Where to Eat in Asheville, North Carolina Right Now
Get a taste of Appalachian soul food—and so much more—in this low-key mountain town.
A mountain town known for its picturesque views and burgeoning food scene, Asheville, North Carolina, is just getting started. In fact, Yelp recently named Asheville as its top food destination of the year, describing the town as a “regional-food powerhouse powered by generations-old family farms.” But as much as the hilltop town is deeply connected to its Appalachian mountain terroir—many of Asheville’s restaurants, including Buxton Hall Barbecue, proudly cook in Eastern-Carolina style—its international cuisine continues to blossom. Hot spots like Chai Pani and Cúrate continue to cement Asheville’s place at the forefront of the South’s innovative, multicultural culinary community. The city acts as a welcoming incubator to a whole slew of adventurous, ambitious projects, from new brewery concepts to renovated Airstream trailer resorts. So kick back at one of Asheville’s staple breweries—may we recommend an afternoon at Burial Beer Company?—and fill your food itinerary with stops at these local favorites.
"I don't know if I would have had the courage to open this place anywhere other than Asheville," says Chef Meherwan Irani, who opened Chai Pani in 2009 with his wife, Molly. While Irani had no prior professional cooking experience, his concept of innovative, playful Indian cuisine soon took off. “Walls are painted with murals resembling advertisements you might see on the streets of Mumbai, and the restaurant has a similar buzz as servers carry Butter Chicken Thali on lazy Susan-like platters and Sloppy Jai (simmered lamb with green chutney and yogurt on a toasted bun) to packed tables,” writes Hannah Hayes for Southern Living. Don’t miss the Matchstick Okra Fries and tiki cocktails at the downstairs MG Road Lounge.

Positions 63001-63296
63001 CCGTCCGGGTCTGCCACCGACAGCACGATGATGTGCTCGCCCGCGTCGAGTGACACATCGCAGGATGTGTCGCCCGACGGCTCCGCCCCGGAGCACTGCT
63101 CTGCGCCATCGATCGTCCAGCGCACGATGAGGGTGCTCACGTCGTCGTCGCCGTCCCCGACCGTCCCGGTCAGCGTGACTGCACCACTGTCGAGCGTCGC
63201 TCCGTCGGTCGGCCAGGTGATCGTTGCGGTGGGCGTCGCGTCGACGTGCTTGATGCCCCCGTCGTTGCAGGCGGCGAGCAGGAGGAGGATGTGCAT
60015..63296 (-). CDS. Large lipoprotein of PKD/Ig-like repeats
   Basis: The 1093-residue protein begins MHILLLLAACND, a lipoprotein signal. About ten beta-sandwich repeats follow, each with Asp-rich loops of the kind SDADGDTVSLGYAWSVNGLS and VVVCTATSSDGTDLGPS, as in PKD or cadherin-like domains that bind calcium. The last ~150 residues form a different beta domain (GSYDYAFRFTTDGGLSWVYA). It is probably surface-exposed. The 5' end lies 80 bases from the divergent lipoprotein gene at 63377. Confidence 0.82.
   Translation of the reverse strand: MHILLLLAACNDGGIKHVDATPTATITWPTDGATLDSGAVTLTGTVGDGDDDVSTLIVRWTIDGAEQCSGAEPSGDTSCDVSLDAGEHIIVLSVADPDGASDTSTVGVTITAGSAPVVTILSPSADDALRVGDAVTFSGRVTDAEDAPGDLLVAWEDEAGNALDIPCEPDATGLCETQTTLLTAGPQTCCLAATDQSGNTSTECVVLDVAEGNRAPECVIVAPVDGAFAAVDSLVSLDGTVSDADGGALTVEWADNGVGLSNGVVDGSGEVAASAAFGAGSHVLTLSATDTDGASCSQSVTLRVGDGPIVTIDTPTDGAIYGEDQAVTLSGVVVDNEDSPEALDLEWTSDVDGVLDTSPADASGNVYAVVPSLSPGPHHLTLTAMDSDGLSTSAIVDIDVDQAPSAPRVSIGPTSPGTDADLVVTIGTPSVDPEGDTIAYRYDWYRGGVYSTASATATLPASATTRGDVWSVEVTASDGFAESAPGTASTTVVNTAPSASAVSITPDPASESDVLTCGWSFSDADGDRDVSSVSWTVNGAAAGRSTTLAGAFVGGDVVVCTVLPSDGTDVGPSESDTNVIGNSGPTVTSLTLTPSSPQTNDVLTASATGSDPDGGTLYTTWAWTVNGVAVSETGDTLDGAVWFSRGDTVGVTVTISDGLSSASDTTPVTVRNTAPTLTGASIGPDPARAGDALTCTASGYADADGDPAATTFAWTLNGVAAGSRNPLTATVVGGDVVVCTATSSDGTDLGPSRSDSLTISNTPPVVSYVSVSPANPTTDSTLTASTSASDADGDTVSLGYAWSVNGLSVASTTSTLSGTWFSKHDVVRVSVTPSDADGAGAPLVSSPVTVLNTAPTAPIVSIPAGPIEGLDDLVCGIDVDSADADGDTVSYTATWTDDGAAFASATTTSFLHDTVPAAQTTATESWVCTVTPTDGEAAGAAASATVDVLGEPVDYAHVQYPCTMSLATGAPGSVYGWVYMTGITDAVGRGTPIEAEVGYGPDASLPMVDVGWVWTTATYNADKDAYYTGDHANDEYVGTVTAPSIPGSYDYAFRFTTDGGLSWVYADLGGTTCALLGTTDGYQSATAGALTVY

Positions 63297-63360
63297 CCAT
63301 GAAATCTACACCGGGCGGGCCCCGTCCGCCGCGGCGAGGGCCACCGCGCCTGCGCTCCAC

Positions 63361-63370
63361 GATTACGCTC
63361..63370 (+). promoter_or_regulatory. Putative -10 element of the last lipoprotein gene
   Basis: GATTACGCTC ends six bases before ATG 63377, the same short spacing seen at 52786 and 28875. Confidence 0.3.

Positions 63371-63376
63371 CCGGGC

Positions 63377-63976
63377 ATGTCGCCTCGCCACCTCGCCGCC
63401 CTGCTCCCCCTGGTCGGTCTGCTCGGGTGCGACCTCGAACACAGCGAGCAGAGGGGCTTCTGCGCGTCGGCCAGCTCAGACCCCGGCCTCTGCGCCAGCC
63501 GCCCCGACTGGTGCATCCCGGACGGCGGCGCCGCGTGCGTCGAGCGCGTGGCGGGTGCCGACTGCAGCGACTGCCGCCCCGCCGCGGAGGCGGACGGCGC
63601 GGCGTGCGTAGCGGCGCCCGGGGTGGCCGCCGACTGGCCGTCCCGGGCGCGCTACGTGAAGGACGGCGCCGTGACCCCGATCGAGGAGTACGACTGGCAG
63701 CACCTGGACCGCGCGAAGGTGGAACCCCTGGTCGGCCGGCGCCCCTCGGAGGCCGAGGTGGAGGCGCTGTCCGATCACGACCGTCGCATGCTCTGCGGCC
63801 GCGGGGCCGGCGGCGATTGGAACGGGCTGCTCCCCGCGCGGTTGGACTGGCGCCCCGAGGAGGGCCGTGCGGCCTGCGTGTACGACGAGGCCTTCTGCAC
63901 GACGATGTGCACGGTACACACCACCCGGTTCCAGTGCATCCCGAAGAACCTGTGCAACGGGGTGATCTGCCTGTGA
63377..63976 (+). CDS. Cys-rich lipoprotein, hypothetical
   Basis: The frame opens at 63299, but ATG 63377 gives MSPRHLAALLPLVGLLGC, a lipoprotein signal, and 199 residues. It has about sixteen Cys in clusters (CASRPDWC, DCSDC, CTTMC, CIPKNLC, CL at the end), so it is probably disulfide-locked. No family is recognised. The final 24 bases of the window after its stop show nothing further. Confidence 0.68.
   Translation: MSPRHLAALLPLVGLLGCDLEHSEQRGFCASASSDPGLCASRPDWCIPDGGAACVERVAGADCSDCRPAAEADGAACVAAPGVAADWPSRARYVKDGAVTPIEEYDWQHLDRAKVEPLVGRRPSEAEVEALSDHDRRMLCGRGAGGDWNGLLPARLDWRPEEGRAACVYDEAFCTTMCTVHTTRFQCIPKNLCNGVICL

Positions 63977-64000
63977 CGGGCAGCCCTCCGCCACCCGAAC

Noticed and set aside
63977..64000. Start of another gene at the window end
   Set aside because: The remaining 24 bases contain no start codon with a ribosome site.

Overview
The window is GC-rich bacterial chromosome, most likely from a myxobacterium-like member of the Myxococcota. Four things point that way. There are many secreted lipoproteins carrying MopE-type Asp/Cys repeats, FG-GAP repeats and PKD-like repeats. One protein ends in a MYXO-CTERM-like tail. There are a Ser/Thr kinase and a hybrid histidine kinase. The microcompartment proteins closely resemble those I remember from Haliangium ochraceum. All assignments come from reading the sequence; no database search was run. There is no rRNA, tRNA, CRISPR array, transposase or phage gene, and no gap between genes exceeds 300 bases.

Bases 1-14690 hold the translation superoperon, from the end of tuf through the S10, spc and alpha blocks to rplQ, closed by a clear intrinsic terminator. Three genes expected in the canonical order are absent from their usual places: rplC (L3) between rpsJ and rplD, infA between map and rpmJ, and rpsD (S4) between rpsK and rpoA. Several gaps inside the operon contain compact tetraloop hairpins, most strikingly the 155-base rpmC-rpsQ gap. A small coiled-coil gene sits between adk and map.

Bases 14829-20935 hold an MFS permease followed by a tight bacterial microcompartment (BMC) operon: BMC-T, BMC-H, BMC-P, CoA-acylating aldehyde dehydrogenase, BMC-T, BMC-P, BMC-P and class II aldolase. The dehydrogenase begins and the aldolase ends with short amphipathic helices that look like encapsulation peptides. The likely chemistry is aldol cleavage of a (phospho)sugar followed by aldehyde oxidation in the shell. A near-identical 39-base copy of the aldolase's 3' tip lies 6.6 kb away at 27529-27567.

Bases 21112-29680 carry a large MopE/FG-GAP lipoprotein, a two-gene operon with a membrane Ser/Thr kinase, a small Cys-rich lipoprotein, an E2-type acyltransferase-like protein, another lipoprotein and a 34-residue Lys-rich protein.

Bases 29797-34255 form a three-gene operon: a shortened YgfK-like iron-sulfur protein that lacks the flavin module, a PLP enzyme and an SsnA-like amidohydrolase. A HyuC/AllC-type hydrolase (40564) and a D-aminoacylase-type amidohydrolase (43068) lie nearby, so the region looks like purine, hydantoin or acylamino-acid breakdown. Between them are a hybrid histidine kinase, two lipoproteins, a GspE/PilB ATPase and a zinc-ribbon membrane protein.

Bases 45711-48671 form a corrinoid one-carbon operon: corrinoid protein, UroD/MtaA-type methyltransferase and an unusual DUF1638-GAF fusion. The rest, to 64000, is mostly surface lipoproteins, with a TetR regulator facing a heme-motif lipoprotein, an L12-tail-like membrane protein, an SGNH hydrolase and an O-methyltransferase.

Buxton Hall Barbecue
The trademark of good, Southern barbecue is cooking with immense care, and at Buxton Hall, you can feel the love. The cult-favorite brand bottles its signature white BBQ sauce, but it’s not keeping any secrets; in fact, the recipe is written right on the bottle. Buxton Hall’s Barbecue may be classically inspired, but pitmaster Elliot Moss has quite a few tricks up his sleeve. Barbecue guru Robert Moss writes that Buxton Hall’s “spirit of cheffy experimentation, ultimately, leads to tasty things like green beans cooked under the pig and fusiony banana pudding pies.” Moss recommends the smoky, salt- and sugar-cured fried catfish and, of course, a slice of pastry chef Ashley Capps’ banana pudding pie (or you can bake Buxton Hall’s Ultimate Apple Pie at home).
Benne on Eagle
At Benne on Eagle, chef Ashleigh Shanti shines a light on the previously untold story of Appalachian soul food. Shanti, who studied under chef Vivian Howard, pays particular attention to history and legacy: the restaurant itself is located in The Block, a historically African American neighborhood, and Shanti focuses on hiring from the neighborhood. "About 25% of our line is composed of people who have direct relatives who owned businesses here," Shanti says. "Their memories and stories make what we do so much more profound."
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Katie Button’s Spanish tapas bar, Cúrate, rounds out Asheville’s international food scene, gaining much attention for its thoughtful small plates and traditional paella. Come with friends and share a selection of Spanish classics over sangria; don’t miss the authentic, hand-cut jamón ibérico, head-on Mediterranean prawns, and Basque vermouth on tap.